“The beatings will continue until morale improves.”
Today I filled up my fuel-efficient Toyota with 11.24 gallons of fuel at $3.80 a gallon.
And it’s only February.
I shudder to imagine what prices will be by the time driving season begins in earnest this summer.
With unprecented economic growth in emerging markets and consistent demand from the developed world, demand for crude oil continues to be high.
The fear is that, in the near future, the world will reach peak oil production. In fact, it is possible that we may already be there. Peak oil does not imply the world will imminently run out of oil, but it does suggest that production will begin an inexorable decline.
Some time before that point, the forces of supply and demand will make oil much dearer than it has been over the last hundred years. The United States reached peak oil production in 1970. Despite all new discoveries on- and off-shore, the United States has never reached this high water mark since. Granted, certain envirionmental policies may have slowed down the ability of oil companies to extract oil in particular parts of the country like ANWR in Alaska. But even if the government allowed drilling there, the estimated 10 billion gallons in ANWR are barely enough to provide the United States with slightly more than a year’s worth of consumption.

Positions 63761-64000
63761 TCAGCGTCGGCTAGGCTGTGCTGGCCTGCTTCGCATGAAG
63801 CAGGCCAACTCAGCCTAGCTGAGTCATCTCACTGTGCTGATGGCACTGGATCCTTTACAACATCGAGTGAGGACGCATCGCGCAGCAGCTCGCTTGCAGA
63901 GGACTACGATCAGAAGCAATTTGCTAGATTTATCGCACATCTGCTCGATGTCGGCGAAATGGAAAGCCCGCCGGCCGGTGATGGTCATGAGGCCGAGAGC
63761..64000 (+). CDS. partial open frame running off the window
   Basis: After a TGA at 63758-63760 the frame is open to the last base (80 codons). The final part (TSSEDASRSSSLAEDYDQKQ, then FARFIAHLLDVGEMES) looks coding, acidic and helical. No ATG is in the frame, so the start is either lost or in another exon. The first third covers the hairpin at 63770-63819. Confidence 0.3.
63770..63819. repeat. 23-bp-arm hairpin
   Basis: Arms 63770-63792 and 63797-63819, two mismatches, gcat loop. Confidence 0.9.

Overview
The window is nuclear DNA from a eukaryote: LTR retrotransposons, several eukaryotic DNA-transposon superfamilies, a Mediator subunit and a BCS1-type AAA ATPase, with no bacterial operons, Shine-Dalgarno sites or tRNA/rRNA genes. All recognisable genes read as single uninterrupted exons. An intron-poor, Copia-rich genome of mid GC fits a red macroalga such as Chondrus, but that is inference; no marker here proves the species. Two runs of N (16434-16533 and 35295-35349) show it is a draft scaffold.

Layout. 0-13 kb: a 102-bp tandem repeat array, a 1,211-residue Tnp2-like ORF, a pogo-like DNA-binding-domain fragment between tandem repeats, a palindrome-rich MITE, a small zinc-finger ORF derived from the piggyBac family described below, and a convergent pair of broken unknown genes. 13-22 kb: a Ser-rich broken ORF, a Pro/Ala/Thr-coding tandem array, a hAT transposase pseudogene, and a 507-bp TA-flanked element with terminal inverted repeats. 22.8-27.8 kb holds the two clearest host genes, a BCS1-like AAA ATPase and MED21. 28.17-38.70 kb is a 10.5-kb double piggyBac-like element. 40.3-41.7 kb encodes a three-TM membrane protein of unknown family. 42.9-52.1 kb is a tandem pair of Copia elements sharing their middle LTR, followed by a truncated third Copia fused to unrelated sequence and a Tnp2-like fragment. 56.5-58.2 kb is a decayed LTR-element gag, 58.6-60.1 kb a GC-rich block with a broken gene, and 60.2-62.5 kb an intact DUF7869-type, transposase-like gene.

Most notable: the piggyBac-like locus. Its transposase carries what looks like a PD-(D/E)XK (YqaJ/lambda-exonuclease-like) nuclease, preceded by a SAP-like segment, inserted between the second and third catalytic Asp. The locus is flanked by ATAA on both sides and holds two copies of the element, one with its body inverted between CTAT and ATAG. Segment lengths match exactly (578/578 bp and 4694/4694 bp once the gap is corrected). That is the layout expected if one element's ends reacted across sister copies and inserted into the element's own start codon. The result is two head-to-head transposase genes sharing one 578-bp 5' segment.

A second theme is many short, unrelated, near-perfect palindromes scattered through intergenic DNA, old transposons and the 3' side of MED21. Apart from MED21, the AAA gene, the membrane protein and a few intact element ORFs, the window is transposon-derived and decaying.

Furthermore, big oil companies are exploring farther off-shore and into deeper waters in the continental shelf to find oil, because most, if not all, of the on-shore super-giant oil fields have already been discovered.
We probably will not know whether we have reached the peak until several years after the event. But there will be signs.
Over short time periods, oil can be a volatile commodity that has rapid price movements in response to geopolitical news and supply data. Over the long-term, however, it tends to be relatively stable as the forces of long-term supply rise to meet those of long-term demand.
From 1986 to 2000, the price of oil averaged around $31 per barrel in 2011 dollars and hovered between a fairly tight price range. This all changed beginning in 2001. From January 2001 to December 2005, the average monthy price of oil jumped to nearly $43. From January 2006 to December 2010, the average nearly doubled to almost $79 per barrel.
The fact that oil prices continue to trend toward higher averages is a concerning one and will, no doubt, continue to exert pressure on our fossil-fuel intensive economy.
Oil is a nonrenewable resource. Once it is gone, it is gone.